A Christlike Witness
This Gatorade slogan was everywhere in the 90s.
Suggesting that drinking Gatorade makes you like Michael Jordan.
As a kid growing up in the 90s,
I was like that one kid,
Trying to practice the behind the back layup.
Trying to dunk from the free throw line...
On a children’s basketball hoop.
I would stick the tongue out when I would be playing one on one in the driveway with my dad.
They actually remade this video in 2020 with current NBA superstars,
Being like Mike.
For many of us in the 90s,
We wanted to be like Mike.
Maybe for you it wasn’t Michael Jordan.
But we all had, or may even still have,
Someone we want to be like.
Maybe you wanted to be like your mom or dad or a teacher.
Maybe you wanted to be like a Disney princess,
Or your favorite superhero.
Regardless, most, if not all of us,
Wanted to be like someone.
This morning, Acts 6:8-7:60 focuses on man who wanted to Be Like Christ.
This Christlike Witness is an example for us,
Because all of us must pursue to grow in Christlikeness.
We all should want to be like Christ.
This Christlike witness was introduced in last week’s passage,
His name is Stephen and he was described as a man full of faith and the Holy Spirit.
Stephen takes center stage in our passage this morning,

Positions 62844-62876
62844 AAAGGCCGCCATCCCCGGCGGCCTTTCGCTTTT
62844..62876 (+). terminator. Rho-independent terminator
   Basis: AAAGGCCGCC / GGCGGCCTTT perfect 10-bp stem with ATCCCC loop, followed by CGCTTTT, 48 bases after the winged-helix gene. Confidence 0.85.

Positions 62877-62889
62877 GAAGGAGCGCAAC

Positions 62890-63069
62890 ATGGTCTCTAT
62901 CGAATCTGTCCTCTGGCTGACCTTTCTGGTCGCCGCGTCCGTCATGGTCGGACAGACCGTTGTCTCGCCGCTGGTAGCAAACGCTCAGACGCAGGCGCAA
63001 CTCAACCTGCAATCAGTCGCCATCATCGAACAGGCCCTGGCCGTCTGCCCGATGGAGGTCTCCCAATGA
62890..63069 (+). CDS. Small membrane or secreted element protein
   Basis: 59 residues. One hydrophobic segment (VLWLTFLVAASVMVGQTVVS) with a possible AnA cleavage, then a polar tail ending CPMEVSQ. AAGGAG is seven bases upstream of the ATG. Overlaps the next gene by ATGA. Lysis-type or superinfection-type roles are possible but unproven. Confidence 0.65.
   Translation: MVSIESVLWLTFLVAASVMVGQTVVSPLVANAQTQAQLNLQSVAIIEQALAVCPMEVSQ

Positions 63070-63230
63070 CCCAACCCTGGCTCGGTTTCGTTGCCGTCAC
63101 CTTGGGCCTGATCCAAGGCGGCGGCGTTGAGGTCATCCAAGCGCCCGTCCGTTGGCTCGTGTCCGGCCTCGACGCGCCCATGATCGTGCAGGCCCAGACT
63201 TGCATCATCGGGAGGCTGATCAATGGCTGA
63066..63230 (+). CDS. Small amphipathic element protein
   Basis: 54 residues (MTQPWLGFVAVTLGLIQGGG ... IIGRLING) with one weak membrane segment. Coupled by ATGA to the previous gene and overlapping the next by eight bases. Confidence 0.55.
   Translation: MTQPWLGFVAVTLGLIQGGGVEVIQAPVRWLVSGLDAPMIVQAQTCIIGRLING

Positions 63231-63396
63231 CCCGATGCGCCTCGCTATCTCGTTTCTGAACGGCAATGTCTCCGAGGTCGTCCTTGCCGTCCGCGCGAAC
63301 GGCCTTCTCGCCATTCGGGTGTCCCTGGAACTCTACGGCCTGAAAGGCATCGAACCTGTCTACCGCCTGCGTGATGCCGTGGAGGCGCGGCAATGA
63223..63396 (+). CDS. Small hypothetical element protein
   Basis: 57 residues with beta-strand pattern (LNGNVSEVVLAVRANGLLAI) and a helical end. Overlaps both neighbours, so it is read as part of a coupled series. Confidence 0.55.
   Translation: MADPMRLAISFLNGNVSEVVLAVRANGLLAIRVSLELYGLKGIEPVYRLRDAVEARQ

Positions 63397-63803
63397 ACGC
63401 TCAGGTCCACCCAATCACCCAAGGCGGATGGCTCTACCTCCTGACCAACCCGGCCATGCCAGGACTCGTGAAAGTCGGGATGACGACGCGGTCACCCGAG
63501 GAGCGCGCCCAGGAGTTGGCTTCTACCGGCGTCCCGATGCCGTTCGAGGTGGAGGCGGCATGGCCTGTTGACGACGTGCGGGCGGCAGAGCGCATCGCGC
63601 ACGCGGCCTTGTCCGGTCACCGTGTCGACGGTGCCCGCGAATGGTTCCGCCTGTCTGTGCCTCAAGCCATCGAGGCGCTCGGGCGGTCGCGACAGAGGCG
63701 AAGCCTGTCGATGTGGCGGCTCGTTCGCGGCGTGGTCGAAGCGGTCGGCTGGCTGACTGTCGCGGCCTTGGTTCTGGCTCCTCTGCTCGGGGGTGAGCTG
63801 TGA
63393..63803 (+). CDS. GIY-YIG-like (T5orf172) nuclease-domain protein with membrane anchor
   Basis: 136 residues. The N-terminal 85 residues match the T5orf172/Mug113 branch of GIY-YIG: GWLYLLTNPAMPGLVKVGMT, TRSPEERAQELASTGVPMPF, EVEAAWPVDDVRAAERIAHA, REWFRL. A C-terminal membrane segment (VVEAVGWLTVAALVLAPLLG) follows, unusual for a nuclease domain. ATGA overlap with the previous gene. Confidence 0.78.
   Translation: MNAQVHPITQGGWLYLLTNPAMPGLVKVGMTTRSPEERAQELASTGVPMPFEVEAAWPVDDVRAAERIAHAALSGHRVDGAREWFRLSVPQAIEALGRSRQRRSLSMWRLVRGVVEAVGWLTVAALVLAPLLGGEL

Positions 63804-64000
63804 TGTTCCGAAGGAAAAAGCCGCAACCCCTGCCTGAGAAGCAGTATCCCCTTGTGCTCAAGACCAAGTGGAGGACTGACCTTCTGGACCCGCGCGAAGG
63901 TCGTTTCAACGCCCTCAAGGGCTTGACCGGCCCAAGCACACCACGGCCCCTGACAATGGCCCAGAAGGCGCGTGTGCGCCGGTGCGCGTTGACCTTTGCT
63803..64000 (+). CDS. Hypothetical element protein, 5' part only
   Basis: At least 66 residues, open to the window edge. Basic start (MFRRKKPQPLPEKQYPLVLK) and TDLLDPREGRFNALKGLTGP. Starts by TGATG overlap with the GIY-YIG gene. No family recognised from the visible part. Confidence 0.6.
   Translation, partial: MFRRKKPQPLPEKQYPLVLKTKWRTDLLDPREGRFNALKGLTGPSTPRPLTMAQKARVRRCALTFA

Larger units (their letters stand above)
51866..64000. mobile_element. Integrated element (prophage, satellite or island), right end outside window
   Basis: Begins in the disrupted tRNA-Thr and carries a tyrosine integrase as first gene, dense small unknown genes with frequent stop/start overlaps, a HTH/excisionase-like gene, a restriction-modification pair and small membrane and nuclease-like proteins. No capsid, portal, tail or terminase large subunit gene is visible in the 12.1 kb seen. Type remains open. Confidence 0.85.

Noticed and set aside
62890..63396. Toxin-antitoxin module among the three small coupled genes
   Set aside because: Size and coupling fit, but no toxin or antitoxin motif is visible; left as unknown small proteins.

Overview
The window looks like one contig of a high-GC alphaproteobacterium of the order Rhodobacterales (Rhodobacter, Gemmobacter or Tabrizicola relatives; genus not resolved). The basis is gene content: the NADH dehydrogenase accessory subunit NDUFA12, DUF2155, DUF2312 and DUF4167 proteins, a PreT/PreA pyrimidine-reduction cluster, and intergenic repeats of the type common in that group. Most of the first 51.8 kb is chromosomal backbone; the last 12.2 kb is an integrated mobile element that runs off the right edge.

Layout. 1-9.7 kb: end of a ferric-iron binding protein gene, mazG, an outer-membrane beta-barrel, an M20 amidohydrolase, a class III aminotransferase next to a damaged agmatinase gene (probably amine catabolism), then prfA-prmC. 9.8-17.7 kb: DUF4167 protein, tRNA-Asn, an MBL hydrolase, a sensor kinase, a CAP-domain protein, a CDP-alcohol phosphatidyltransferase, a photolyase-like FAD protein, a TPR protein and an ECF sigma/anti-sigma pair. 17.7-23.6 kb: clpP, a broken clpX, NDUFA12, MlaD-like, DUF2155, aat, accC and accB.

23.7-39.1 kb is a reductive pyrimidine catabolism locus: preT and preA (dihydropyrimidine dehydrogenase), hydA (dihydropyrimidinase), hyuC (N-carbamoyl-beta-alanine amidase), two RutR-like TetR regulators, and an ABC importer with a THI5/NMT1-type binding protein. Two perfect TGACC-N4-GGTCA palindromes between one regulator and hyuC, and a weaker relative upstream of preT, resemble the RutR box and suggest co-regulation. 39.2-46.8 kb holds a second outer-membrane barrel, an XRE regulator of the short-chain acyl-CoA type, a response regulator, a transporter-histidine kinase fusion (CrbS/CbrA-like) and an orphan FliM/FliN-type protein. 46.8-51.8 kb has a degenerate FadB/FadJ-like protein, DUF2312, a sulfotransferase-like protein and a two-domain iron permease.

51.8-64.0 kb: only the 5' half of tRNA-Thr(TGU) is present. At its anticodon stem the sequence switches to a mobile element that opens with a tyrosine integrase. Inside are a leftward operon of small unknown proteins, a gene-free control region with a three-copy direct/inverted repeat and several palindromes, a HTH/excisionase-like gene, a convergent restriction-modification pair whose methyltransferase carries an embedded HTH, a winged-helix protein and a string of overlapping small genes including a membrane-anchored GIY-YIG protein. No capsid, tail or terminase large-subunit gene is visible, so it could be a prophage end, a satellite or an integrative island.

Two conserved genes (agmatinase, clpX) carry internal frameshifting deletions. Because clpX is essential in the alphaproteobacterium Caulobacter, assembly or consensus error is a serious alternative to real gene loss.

And his example in this passage is one of the most Christlike examples in the Bible.
With the passage ending in his death.
Making him the first Christian martyr.
But my focus this morning is not on martyrdom,
Because although Stephen was martyred,
The focus of this passage is not so much on him being a martyr,
But his Christlike witness forces us to ask ourselves:
Do I really want to be like Christ?
Because being like Christ is not about gathering information about Jesus to copy,
It is not about being like Jesus in our own power,
It is not about being like Jesus to earn salvation.
No, being like Jesus happens through our union with Jesus.
Through Jesus we become like Jesus.
Stephen was not sinless,
Just like all of us,
He needed the Savior.
After trusting Jesus,
He was empowered by Jesus to be like Jesus.
So, Stephen is a Christlike witness we can imitate,
Because Stephen imitates Christ.
But this imitation comes after being united to Christ,
And being willing to suffer like Christ.
And Stephen’s witness teaches us,
That suffering like Christ is worth it!
So, as we look at Stephen’s Christlike witness,
We see three specific ways he was like Christ:
Seized Like Christ (Acts 6:8-15)
Spoke Like Christ (Acts 7:1-53)
Suffered Like Christ (Acts 7:54-60)